It's also watered down in several ways: It doesn't impact insurers. And it allows some proprietary trading in areas, such as government debt, for hedging purposes and small business investments.
As for banning banks from owning hedge funds, the provision allows Wall Street banks that take commercial deposits to sink as much as 3% of capital in hedge funds or private equity.
Consumer groups and policy analysts watching the negotiations noted that 3% of a giant Wall Street bank's capital means billions could still be invested on risky bets.
"Three percent of Goldman Sachs' capital is a big number, and it enables very large funds," said Raj Date, executive director of the Cambridge Winter Center for Financial Institutions Policy.
Also, for some banks, the provision may not fully go into effect for up to seven years, according to an analysis by Jaret Seiberg, an analyst with Concept Capital's Washington Research Group.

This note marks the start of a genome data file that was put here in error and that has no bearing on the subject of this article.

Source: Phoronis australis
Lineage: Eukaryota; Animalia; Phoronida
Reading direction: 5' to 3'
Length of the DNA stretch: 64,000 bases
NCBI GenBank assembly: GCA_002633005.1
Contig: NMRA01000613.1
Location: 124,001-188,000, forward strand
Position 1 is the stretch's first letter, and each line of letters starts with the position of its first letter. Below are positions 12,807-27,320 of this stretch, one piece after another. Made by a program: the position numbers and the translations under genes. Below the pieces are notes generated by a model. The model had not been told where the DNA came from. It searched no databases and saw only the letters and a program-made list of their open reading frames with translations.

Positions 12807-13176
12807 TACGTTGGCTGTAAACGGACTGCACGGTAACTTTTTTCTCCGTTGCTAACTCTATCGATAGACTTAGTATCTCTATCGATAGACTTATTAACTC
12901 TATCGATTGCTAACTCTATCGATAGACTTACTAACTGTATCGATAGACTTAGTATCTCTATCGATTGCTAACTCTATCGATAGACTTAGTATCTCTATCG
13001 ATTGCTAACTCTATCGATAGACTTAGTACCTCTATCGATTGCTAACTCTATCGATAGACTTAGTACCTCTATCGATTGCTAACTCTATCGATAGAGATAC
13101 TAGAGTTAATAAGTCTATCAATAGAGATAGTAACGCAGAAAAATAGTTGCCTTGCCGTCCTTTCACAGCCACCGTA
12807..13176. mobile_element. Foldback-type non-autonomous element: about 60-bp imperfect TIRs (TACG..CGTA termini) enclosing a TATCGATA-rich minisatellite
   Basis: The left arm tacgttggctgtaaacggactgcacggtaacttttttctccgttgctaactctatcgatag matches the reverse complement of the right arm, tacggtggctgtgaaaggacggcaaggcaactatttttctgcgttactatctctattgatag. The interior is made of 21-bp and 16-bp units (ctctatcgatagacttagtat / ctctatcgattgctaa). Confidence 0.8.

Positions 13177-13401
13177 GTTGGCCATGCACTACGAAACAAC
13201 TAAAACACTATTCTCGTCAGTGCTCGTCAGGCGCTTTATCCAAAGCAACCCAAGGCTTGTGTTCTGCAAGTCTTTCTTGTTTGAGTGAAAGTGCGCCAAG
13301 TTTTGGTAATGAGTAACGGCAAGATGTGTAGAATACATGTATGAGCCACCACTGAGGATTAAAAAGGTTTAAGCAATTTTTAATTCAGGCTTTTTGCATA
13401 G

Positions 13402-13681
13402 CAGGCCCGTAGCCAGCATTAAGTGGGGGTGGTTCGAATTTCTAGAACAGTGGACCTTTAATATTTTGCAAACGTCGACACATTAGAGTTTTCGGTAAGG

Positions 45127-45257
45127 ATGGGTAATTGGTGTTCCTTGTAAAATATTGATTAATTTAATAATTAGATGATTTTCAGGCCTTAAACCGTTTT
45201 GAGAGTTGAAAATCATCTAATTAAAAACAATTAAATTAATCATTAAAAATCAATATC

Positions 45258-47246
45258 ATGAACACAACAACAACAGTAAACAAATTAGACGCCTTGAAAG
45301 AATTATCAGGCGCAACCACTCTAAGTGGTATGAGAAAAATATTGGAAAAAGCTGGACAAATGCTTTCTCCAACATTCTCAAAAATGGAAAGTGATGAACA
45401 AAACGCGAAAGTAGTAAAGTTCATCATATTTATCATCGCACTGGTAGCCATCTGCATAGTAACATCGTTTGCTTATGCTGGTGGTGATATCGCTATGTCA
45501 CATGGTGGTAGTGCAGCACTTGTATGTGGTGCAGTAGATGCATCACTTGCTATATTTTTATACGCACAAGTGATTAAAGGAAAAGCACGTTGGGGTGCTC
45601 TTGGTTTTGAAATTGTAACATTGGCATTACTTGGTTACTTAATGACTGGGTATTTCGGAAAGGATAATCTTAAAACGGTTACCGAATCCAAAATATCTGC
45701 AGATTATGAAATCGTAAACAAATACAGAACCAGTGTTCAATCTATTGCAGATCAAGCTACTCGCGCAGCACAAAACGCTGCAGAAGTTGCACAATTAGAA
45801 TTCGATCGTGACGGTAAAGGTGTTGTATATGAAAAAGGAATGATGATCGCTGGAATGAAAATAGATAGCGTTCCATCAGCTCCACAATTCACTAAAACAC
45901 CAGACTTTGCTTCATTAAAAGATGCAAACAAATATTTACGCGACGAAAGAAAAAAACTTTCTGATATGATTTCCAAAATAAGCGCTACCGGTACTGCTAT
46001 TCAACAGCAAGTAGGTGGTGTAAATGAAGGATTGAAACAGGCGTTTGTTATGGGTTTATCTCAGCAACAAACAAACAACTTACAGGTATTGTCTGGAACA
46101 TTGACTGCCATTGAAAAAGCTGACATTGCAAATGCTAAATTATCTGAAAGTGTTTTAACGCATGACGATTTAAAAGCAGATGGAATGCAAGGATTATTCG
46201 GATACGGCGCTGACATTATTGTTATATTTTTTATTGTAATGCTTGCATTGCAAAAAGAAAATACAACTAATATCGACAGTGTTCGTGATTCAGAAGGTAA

"This long implementation period means we will cycle through several elections before this takes full effect," Seiberg noted in a research report.
Senate Banking Chairman Sen. Christopher Dodd, D-Conn., said he was trying to strike the right balance of limiting risky banking activities without preventing banks from financial firms from proper hedging against legitimate risks.
"We think the overall effect of the amendment we're offering is to strengthen the limitations of proprietary trading," Dodd said.
Lawmakers were also considering an even tougher provision that prevents big banks from making risky bets and having access to emergency taxpayer-backed loans. As originally proposed by Sen. Blanche Lincoln, D-Ark., that ban would have required banks to spin off their departments that trade derivatives.